SAML is not obvious for sure. But I don’t argue the fact that when you intend to deploy a software handling a protocol at least you have to understand that protocol. For an XML/Java novice, you have the double penality if I may say, deal with the protocol and le sotfware :)
> If I had to review the sum total of feedback over the years, I would say that the majority of it tends to focus on the need for understanding metadata than understanding XML.
>> but when you try to
>> write it down, you have to deal with XML namespaces/schemas, beans,
>> references, properties. That’s hard (at least I found it hard) The
>> documentation is great (I insist really fantastic) and people on the mailing list
>> are also very helpfull (kudos to Scott \o/) but when you've never done
>> Java/XML stuff in your life, you will have a hard time. That’s what I felt and I
>> wanted to share with the community.
> There is no question that anybody without a Java/XML background will have a hard time, moreso with V3 than before I would say.
> I think it's worth noting that most of the complex uses of namespaces are gone or are being removed. They're already pulled from the filter schema and I think we'll pull them from the resolver next. Spring doesn't really do anything with namespaces itself, just the p: and c: shorthand ones. All the Spring syntax is one defaulted namespace.
> I completely agree with you that gratuitously injecting the need for namespaces into the mix for deployers is bad, and I disagreed with it from the very beginning. Most of the places in the SP that rely on a mix of namespaces were emulating work done in the IdP that I didn't really like.
> I appreciate that you found the documentation helpful, and I think your perspective on where it would be improved would be useful. I think it's too dense in places right now, but that's mostly a function of time needed to break some things apart and produce more examples.
What I really appreciated and found really helpfull was the examples and sample use cases (found in the documentation and provided by people on the mailing list)
So whenever possible it would be very nice to provide examples.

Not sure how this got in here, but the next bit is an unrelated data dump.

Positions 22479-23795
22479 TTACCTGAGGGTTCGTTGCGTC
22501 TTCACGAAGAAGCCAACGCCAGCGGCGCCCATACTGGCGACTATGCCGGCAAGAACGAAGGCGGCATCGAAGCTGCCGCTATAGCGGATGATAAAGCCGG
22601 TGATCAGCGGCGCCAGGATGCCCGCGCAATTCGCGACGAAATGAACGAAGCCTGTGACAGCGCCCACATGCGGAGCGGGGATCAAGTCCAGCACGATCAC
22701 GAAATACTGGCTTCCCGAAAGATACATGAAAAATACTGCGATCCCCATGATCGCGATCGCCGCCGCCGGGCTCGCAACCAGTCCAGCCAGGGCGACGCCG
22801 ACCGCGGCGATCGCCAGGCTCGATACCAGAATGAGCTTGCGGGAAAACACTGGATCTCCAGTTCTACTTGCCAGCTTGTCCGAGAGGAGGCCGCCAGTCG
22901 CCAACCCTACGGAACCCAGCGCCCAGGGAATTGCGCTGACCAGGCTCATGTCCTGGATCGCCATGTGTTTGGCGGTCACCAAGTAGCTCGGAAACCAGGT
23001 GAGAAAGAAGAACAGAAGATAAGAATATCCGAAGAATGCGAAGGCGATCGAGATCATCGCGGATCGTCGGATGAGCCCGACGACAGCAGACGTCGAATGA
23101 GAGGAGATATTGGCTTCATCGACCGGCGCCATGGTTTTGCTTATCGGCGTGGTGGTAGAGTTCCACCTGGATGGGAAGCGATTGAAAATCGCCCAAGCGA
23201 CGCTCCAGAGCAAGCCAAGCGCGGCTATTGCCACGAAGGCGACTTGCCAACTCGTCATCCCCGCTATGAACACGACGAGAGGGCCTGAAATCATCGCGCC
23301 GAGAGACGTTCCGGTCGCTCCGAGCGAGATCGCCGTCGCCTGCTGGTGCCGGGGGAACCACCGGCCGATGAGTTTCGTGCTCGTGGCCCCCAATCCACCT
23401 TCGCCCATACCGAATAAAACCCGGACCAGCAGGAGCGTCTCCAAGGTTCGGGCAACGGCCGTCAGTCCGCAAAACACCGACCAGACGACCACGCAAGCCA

>> In the 3.x track, I’ve seen some “*.properties” files emerge with key
>> value syntax that let you configure some aspects of the software (without
>> even knowing that those are fed to beans). Is it something that will be
>> generalized for other aspects of the configuration (metadata sources,
>> attribute resolving/filtering etc) ?
> Personally I don't think so. Using properties to configure anything that's fundamentally hierarchical (like the resolver) or contains a sequence of things like metadata or filter rules is brutal (and I actually don't think even possible to express in the Spring files). I don't think it's an improvement, personally. If there were one metadata source, then sure, it would be easy. But that isn't generally true.
> I also observe that a ton of confusion continues to come from the mixing of properties with the XML, and since the XML isn't going anywhere, that says to me that the properties are a problem in many cases. I think they work well for configuring the "big" settings that don't change much and that don't ever need to be reloaded.
For example what I found confusing was the fact that LDAP authentication Connector properties was handled by properties files, but attribute resolving Connector (from the same LDAP) was handled directly in XML.
> But if you have something in mind, mock it up and post it. My sense is that you'll run into problems very quickly, but maybe you're seeing something I'm not.
For now nothing in mind, but if I come up with something I’ll let you know.
scott, thank’s again for taking the time to provide this answer !
More information about the users